You can certainly roll your TSP into a Roth IRA, but there could be significant tax implications. Since you’re TSP contributions were made while you were a civil servant, you haven’t paid taxes on any of those contributions or their earnings. If you rolled your TSP directly into a Roth, the entire balance would be included as income. So if your TSP has a balance of $150,000, rolling over to a Roth would add $150,000 to your income for 2012 — that could mean a lot of extra taxes! On the other hand, if you really like the idea of jump-starting the tax-free component of your portfolio, you could do it in a bit more tactical way.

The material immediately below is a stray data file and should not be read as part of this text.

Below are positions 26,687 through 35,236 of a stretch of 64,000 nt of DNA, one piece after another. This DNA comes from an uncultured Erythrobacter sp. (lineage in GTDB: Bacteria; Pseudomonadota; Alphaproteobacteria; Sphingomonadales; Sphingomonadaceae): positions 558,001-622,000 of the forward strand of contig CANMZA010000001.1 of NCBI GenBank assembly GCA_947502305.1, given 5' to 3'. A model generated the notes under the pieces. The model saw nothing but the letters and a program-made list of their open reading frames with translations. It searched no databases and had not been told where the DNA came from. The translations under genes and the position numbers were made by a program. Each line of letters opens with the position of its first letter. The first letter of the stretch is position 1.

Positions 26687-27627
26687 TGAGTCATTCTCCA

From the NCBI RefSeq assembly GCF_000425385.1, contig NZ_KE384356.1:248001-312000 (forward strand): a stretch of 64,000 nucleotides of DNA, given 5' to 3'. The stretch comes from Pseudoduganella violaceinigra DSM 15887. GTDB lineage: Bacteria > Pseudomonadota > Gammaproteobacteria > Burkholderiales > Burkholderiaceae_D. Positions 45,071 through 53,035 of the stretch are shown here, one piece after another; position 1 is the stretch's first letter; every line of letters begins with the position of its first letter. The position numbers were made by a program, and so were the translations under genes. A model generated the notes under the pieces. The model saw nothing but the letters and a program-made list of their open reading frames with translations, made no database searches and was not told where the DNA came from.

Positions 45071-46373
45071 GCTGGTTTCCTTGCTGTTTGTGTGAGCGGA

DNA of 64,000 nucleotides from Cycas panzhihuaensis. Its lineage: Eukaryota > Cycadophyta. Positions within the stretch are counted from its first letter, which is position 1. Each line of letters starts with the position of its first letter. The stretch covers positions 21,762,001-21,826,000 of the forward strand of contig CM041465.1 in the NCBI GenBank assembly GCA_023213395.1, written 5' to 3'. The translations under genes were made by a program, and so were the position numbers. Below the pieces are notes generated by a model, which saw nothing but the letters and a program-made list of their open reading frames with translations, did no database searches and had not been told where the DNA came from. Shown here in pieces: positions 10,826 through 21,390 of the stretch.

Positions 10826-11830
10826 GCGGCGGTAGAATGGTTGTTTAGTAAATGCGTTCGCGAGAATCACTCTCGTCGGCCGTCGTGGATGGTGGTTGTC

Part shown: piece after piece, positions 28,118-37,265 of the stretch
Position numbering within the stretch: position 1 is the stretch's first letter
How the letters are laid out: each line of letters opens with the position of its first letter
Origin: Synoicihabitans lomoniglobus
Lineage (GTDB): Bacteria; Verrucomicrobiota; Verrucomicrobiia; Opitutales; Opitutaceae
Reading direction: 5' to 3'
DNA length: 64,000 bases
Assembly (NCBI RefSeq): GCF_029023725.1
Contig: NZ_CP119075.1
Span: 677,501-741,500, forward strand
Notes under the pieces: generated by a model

For example, let’s say you sit down with your tax advisor and determine you could have $20,000 more income and still remain in the 15 percent tax bracket. To help keep your tax bill down, you could rollover 100 percent of your TSP to a traditional IRA (no taxes on this move) and convert $20,000 from the traditional IRA into a Roth, and then continue this approach into future years. There’s certainly a bit of "crystal ball" involved when evaluating the merits of converting to a Roth IRA. The bottom line is that converting to a Roth will cause you to pay more taxes when you convert than you would if you didn’t convert. It may make the transition to a Roth more worthwhile if you take the more measured approach we mention.